Originally published December 3 2009
Meditation slashes risk of heart attack, stroke and death in heart disease patients by half
by S. L. Baker, features writer
(NaturalNews) Transcendental Meditation (TM) first became well-known in the U.S. during the 1960s when the Beatles showed interest in studying the stress-reducing technique. But meditation hasn't gone the way of love beads and flower power since then. In fact, various techniques, including TM, have received serious scientific scrutiny and researchers have documented many health benefits of meditation.
Now a $3.8 million study funded by the National Heart, Lung, and Blood Institute (NHLBI) has reached a first-ever finding: patients with coronary heart disease who practiced TM had a nearly 50 percent lower rate of heart attack, stroke, and death compared to a matched group that didn't meditate.
The results of the study, which was conducted at the Medical College of Wisconsin in Milwaukee in collaboration with the Institute for Natural Medicine and Prevention at Maharishi University of Management in Fairfield, Iowa, were presented recently at the annual meeting of the American Heart Association in Orlando, Florida. "Previous research on Transcendental Meditation has shown reductions in blood pressure, psychological stress, and other risk factors for heart disease, irrespective of ethnicity," Robert Schneider, M.D., the study's lead author and director of the Center for Natural Medicine and Prevention, said in a statement to the media. "But this is the first controlled clinical trial to show that long-term practice of this particular stress reduction program reduces the incidence of clinical cardiovascular events, that is heart attacks, strokes and mortality."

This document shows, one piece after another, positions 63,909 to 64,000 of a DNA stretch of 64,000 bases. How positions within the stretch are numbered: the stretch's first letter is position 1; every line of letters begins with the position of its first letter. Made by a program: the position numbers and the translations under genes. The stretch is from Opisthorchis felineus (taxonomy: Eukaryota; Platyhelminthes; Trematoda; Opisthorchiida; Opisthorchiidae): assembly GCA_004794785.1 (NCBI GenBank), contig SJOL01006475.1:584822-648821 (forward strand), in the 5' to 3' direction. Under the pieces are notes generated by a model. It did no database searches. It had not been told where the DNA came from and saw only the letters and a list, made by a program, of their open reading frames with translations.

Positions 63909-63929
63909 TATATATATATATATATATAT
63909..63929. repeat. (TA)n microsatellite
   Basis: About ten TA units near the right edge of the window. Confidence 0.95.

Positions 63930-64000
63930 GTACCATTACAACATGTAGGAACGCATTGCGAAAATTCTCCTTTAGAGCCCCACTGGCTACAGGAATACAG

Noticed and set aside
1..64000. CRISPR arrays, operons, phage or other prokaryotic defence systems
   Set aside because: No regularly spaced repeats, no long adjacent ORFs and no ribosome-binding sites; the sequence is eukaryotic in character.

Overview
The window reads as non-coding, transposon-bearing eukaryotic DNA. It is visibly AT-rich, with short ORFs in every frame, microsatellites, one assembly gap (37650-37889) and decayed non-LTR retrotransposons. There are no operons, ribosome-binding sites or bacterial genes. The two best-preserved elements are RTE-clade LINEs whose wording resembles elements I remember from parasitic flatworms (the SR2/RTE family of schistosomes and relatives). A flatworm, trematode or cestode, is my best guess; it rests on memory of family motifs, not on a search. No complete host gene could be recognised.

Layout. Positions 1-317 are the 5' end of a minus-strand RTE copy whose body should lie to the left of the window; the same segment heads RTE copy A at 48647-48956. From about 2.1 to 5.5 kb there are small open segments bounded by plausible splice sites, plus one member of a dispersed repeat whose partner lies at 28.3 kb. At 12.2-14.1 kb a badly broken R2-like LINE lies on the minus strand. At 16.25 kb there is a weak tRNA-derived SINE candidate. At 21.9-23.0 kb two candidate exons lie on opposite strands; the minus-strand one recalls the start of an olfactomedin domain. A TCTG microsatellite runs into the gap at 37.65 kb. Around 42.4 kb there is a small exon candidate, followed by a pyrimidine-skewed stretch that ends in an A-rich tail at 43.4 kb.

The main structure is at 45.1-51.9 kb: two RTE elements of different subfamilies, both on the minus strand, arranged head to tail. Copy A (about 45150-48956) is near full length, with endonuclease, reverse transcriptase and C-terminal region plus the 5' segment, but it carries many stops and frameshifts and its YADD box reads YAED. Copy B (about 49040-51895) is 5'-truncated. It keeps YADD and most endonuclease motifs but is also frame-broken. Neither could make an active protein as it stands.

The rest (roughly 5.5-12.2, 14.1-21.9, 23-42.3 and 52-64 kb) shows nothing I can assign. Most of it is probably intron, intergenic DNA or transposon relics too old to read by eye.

The randomized controlled trial followed 201 African American men and women for nine years. The research subjects had an average age of 59 and all were diagnosed with narrowing of arteries in their hearts. The study participants continued taking their regular medications and continued other usual medical care during the study. But half were randomly assigned to a group that practiced stress reducing TM and the other half were placed in a non-meditating group that received health education classes covering standard cardiovascular risk factors.
In addition to a dramatic reduction in the risk of death, heart attacks, and strokes in the TM group, the researchers found a clinically significant reduction in blood pressure. Mediation also reduced psychological stress in a sub-group of patients who were experiencing high levels of anxiety and other signs of stress.
"This study is an example of the contribution of a lifestyle intervention -- stress management -- to the prevention of cardiovascular disease in high-risk patients," Theodore Kotchen, M.D., co-author of the study and associate dean for clinical research at the Medical College, said in the press statement.
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